For many, ringing in a new year means clinking glasses of bubbly together in celebration. At Datassential, we’re toasting 2016 with our latest MenuTrends Keynote Report covering insights in alcoholic beverages. Our report covers all the bases, from consumer sentiment on alcohol preferences to operator data on what’s being served and where. The following is just a small shot of all of the insights covered in our report – a little aperitif to start you off.
Alcohol appeals to…
Alcoholic beverages are both widely available and widely consumed in the US. According to Datassential MenuTrends, more than half of all restaurants serve some type of alcoholic beverage. While it should come as no surprise that non-alcoholic beverages are more widely consumed in any given day (water is the most common, followed by brewed coffee), beer and wine don’t fall far behind. Beer is the most consumed alcoholic beverage, with 16% of adults drinking beer on any given day, a higher consumption rate than many non-alcoholic drinks like specialty coffee, sports drinks and energy drinks. (read more…)
A new promotion and campaign touting the premium ingredients and recipes that make Papa John’s pizzas worth paying a bit more for ranked high with SmartBrief’s food and beverage readers this week, coming in second after a tale about the soaring popularity of meat-based jerky from established companies and emerging startups such as Epic, which was recently acquired by General Mills.
PepsiCo’s plans for a restaurant, bar and event venue called Kola House also made the top five, as did news that grocers Meijer, Lucky Supermarkets and Whole Foods’ 365 are vying for retail space in the Twin Cities and a story about the will of Williams-Sonoma founder Chuck Williams, which leaves his massive cookware collection to the Culinary Institute of America.
Here’s the entire Top 10 list of this week’s most-read food and beverage stories:
- Jerky craze shows no sign of slowing
- Papa John’s shifts focus from price to premium pizza
- Meijer, Lucky’s, 365 scout out crowded Twin Cities market
- Williams-Sonoma founder wills eclectic cookware collection to CIA
- Pepsi to court social-savvy consumers with Kola House
- CAVU Venture Partners raises $156M to invest in CPG brands
- Hershey to expand distribution of Krave brand
- Kroger chooses new division presidents
- How Campbell’s chefs stay on top of the latest trends
- Whole Foods chooses Chicago area for 365 expansion
As a restaurateur, you either give your customers what they want or you could go out of business.
Where sustainability is concerned, you can leverage your customers’ opinions and attitudes to better understand what environmental efforts you should undertake, which could generate more sales.
A short case study from our neighbors to the North is helpful here.
Tips from a Canadian success story
In Canada, selling root beer and burgers is good business. With 845 locations, A&W Food Services of Canada, Inc. has a successful business model and is committed to reducing its environmental footprint. When they wondered where to begin their eco-efforts, they asked their customers.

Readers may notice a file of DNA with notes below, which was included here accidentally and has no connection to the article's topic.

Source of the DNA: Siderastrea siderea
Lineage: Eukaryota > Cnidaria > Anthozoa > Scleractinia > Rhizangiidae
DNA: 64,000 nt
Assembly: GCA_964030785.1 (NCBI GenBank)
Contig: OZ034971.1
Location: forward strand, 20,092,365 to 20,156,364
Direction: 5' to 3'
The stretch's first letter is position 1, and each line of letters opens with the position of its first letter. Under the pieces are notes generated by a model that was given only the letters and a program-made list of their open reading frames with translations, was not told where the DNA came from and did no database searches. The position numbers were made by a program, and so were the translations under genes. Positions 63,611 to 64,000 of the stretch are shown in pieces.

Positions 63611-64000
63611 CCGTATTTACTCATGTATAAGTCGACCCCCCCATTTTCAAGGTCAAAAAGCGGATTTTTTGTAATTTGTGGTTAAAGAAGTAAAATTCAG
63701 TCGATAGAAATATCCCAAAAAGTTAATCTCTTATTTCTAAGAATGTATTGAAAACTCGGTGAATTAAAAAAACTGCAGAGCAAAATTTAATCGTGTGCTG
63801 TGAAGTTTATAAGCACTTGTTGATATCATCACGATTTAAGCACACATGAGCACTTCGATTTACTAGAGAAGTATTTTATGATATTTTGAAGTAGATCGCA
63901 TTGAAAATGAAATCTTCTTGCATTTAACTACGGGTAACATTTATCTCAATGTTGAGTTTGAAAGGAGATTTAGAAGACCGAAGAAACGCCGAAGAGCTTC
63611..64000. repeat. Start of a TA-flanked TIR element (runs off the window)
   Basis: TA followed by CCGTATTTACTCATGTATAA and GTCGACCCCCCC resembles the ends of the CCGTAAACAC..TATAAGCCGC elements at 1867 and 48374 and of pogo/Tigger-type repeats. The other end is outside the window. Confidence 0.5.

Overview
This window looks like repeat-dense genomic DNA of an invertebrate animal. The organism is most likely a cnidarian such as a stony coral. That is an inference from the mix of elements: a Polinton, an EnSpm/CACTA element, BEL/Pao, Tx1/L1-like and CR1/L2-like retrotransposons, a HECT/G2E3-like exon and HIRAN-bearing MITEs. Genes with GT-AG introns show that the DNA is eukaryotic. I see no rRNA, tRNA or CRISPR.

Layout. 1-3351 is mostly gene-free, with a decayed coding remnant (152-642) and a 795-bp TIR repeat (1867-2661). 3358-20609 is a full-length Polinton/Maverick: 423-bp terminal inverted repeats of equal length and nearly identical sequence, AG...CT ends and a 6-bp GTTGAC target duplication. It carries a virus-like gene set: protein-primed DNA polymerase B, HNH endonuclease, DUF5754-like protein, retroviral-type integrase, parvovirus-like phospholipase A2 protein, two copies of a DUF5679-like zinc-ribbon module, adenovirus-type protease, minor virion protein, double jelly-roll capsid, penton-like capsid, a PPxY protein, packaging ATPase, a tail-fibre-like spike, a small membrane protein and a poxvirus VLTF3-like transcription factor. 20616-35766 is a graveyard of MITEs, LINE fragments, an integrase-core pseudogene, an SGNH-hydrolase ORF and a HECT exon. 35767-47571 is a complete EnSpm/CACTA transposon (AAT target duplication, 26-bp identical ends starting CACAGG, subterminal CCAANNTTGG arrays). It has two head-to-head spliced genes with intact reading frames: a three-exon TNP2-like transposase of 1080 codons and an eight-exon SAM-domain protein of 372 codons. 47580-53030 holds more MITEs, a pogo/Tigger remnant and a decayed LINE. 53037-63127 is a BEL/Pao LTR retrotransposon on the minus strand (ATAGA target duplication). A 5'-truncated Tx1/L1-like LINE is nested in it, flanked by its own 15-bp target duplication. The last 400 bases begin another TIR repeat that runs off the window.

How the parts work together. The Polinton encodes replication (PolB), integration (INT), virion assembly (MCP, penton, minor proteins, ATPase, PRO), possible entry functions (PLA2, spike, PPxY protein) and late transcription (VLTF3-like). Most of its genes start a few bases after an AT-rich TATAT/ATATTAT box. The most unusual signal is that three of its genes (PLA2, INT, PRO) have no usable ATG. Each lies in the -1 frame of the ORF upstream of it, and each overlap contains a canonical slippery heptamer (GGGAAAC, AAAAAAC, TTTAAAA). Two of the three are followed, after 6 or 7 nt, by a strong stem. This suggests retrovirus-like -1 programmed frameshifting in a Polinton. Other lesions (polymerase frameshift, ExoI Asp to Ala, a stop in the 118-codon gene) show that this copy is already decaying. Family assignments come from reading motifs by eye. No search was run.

The company crafted an environmental strategy focused on waste diversion, based on consumer market analysis and feedback.
“The majority of our sustainability initiatives are guest-led,” said Tyler Pronyk, director of distribution, equipment and packaging.
This post is sponsored by AFS Technologies.
Scenario planning has long been used in managing resources and making marketing and sales decisions at the enterprise level. But thanks to greater connectivity and mobility, the technology is now becoming a critical tool for the marketing and sales departments, especially in managing consumer goods brands and promotions. We recently spoke with Alex Ring, vice president for trade promotion management at AFS Technologies, who called scenario planning a “Swiss army knife,” as it enables trade marketers and sales to deal with every possible contingency.
What is one of the biggest challenges you see with beverage companies and how can scenario planning help?
The greatest challenge marketers and sales face is the number of beverages and various “flavors” of a brand, and finding the right balance in promotions. If you go back 10 or 20 years, the typical approach was to encourage the salesperson to do the math and make sure they were considering events promotions, different price points and coming up with the balance that would work. (read more…)
There may not be many connections between fine dining and frozen chicken dinners, but Chef Jennifer Johnson is one of them. Formerly a Chez Panisse sous chef under Alice Waters and personal chef to Ann and Gordon Getty, Johnson now devotes her culinary talent to creating premium frozen meals for Hip Chick Farms, a company she founded on a sustainable and ethical foundation with her wife and business partner Serafina Palandech.
Together, Johnson and Palandech create artisan frozen meals like chicken wings and meatballs from locally-sourced and ethically-raised poultry. And the industry is taking note. They were recently recognized as two of the “Most Innovative Women in Food and Drink” by Food & Wine magazine.
SmartBrief talked with Johnson about the path that led her to Hip Chicks Farms, why innovation is so important and the role leaders — especially women leaders — play in the food industry. (read more…)